Here is where Gramsci offers some insights.  In his discussion of “common sense,” the everyday philosophy of most people, he says there exists a mixture of world views, some that are consistent with the current reality within which they live and work while others are inherited from the past, learned at school or church, imbibed from the media, etc.  The resulting common sense may be, and usually is, inconsistent unless challenged by the new at both the level of theory and practice.  But new experiences alone may not result in a restructuring of thinking; rather, in the absence of connecting practice to theory, new experiences may simply leave people with “contradictory consciousness.” 

The reality of contradictory consciousness among the financially insecure is both a constraint on their political mobilization but also an opportunity.  It's a constraint because, while this large group of the population may not have completely accepted and incorporated the ideas of their rulers, they have done so enough that their political will to act is diminished, resulting in low voter registration, low turnout and/or votes “against their interests.”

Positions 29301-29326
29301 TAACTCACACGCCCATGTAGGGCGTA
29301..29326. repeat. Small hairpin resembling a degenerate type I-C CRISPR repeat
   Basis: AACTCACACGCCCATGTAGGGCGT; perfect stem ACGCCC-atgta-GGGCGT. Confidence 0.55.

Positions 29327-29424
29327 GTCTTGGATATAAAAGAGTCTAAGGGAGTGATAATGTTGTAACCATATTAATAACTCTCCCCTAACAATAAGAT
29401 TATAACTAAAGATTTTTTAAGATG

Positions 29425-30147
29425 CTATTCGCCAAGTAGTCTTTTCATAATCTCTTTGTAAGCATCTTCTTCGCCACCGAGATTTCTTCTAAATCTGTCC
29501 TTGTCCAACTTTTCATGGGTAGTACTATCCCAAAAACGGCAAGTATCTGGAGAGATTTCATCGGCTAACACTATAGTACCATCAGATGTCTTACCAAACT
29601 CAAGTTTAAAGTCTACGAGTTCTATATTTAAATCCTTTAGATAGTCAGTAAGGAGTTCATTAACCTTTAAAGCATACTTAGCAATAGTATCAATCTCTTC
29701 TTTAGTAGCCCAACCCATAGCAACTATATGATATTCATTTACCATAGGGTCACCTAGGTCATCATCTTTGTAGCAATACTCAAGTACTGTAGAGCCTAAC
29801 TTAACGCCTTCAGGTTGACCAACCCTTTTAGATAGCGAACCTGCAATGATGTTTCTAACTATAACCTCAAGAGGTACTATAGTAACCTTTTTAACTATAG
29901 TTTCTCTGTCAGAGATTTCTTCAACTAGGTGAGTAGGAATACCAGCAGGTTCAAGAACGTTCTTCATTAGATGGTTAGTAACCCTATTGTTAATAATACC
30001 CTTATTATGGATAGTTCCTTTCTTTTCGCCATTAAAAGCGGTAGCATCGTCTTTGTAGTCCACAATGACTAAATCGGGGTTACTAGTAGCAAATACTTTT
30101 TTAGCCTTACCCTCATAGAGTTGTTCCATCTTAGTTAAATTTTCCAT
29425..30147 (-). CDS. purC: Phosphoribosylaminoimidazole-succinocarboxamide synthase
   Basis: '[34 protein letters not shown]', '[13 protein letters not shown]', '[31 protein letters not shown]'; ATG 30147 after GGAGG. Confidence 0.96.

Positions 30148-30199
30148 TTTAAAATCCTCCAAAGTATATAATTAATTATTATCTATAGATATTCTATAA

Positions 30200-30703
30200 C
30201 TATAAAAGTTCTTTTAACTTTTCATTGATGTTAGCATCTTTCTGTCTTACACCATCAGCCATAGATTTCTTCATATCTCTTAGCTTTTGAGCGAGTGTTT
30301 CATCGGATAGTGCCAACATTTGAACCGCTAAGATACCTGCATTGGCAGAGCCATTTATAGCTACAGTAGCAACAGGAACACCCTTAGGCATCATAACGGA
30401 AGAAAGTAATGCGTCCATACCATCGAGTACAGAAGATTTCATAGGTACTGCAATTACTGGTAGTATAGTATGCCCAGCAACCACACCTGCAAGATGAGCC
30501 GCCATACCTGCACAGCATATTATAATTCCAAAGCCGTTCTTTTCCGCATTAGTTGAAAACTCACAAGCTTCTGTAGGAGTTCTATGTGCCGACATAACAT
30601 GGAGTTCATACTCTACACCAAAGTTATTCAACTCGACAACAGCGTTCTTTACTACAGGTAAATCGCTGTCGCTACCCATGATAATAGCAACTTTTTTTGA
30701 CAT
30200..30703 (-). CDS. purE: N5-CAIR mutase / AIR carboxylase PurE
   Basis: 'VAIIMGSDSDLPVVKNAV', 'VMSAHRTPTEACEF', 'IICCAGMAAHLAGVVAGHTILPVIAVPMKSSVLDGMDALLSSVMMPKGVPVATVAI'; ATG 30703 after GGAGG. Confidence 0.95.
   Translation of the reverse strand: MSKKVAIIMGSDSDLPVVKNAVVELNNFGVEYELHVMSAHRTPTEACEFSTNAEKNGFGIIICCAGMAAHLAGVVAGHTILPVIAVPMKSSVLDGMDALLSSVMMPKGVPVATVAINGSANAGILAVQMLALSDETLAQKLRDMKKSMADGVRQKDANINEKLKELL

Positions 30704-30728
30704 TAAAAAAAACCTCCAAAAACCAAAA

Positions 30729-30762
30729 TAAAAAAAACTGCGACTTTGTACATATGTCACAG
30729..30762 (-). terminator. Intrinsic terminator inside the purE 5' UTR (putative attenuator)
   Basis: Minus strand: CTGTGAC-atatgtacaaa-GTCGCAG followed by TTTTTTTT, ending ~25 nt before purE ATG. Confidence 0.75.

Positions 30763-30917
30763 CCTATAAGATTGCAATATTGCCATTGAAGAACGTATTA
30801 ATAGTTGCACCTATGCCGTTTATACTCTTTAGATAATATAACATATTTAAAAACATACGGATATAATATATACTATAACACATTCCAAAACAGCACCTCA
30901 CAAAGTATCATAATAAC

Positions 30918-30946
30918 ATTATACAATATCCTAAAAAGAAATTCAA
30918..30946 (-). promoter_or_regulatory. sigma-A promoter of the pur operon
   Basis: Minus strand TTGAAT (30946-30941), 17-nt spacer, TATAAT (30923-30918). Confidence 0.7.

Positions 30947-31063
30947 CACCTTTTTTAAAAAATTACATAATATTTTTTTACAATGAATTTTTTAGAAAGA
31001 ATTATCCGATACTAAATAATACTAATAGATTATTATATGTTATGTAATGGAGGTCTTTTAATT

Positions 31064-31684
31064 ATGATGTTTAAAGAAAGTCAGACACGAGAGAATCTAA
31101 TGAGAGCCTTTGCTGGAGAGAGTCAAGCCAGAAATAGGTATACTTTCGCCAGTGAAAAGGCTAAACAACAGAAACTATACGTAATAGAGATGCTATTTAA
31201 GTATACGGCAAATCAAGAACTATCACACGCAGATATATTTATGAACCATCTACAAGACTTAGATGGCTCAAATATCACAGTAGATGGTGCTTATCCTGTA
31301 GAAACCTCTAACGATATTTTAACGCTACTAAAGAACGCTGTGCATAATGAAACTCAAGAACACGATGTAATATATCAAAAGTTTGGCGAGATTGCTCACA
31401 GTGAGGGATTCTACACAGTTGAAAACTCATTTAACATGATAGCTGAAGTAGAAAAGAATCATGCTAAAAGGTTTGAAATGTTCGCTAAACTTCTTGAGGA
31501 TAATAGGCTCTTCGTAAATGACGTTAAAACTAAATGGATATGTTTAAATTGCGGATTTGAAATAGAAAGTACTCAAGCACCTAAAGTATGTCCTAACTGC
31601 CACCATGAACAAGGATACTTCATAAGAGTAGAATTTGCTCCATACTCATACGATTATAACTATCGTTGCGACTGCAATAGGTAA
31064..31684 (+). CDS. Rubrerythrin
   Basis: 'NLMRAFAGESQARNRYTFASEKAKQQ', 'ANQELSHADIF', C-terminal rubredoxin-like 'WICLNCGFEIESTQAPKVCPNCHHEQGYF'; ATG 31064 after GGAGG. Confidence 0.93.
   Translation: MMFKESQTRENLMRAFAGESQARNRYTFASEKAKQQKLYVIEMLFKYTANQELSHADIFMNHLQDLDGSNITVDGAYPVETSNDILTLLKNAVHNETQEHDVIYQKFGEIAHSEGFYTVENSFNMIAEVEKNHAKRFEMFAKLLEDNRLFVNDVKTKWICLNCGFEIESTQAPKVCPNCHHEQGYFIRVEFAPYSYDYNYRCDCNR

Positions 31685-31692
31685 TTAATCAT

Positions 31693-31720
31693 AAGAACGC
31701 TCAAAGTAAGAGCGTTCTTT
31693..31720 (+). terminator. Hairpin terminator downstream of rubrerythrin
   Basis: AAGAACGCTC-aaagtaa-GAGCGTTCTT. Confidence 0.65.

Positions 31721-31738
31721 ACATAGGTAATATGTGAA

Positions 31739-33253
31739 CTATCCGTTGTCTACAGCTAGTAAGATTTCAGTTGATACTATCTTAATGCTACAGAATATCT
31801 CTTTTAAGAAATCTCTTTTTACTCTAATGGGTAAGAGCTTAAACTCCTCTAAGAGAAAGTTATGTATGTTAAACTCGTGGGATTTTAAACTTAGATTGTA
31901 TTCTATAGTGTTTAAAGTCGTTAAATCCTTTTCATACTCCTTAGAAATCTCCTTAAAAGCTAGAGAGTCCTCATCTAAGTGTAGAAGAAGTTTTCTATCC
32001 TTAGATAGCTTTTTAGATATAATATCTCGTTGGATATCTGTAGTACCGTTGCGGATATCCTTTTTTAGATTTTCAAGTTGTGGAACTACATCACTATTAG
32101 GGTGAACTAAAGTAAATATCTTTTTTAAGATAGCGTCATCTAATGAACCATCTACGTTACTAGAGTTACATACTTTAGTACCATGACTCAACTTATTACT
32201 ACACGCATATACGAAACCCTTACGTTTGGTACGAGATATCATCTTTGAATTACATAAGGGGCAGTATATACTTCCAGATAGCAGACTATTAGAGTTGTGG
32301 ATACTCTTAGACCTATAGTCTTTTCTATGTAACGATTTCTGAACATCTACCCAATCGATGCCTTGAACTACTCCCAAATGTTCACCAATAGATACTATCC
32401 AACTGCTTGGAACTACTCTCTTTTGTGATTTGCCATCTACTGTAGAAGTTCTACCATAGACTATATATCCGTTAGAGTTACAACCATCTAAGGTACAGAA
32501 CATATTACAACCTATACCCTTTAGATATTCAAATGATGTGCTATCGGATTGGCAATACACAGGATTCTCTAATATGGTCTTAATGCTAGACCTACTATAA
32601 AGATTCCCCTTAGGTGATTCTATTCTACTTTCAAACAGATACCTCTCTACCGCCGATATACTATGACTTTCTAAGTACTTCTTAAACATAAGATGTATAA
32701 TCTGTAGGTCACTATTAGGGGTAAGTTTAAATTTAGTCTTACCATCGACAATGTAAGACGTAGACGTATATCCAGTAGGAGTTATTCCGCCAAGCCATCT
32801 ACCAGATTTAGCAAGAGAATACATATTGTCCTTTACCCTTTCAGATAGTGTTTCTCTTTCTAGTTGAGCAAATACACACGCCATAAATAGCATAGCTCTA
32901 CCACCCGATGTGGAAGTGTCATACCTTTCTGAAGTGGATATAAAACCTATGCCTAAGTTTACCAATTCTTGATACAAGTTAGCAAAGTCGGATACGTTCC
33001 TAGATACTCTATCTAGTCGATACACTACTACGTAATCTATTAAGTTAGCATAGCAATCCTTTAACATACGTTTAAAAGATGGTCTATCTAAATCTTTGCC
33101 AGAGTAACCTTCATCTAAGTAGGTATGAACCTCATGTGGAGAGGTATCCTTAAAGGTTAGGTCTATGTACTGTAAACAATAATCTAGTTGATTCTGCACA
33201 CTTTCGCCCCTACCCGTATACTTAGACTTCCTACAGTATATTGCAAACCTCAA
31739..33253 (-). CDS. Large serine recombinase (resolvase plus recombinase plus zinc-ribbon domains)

It's an opportunity, however, precisely because it means that the ruling ideas – about government regulation, about the role of business, about government spending – have been only unevenly and partially accepted by large numbers of people in the U.S.  This provides an opening for socialists to work towards developing this contradictory consciousness into what Gramsci called “good sense.”    

As Gramsci noted, “A philosophy of praxis [1] [must] first of all [base] itself on common sense in order to demonstrate that ‘everyone’ is a philosopher and that it is not a question of introducing from scratch a scientific form of thought into everyone’s life, but of renovating and making critical an already existing activity.”

Creating “good sense” is the task of developing the positive core of common sense into a more coherent outlook, an essential task of the party as collective intellectual for Gramsci.  For us today, it is the essence of what we should be seeking to do in our public political education work such as the GET UP (Grassroots Economics Training for Understanding and Power) and other workshops that DSA chapters organize.  Even more importantly for the next few months, this is the task that many of us will face as we work in the Sanders presidential campaign, to make coherent the thinking of those we seek to educate to this campaign.  This approach is the best way to insure that the result of our work is not just to build another campaign for president but to contribute to the building of a larger movement for democratic socialism.


[1] Philosophy of praxis is Gramsci’s term for Marxism (coined to avoid the censor in Mussolini's prison) as the nexus between theoretical and practical activity.
BilBarclayAID.png Bill Barclay is on the Steering Committee of Chicago DSA, is a founding member of the Chicago Political Economy Group and serves as DSA National Member Organizer.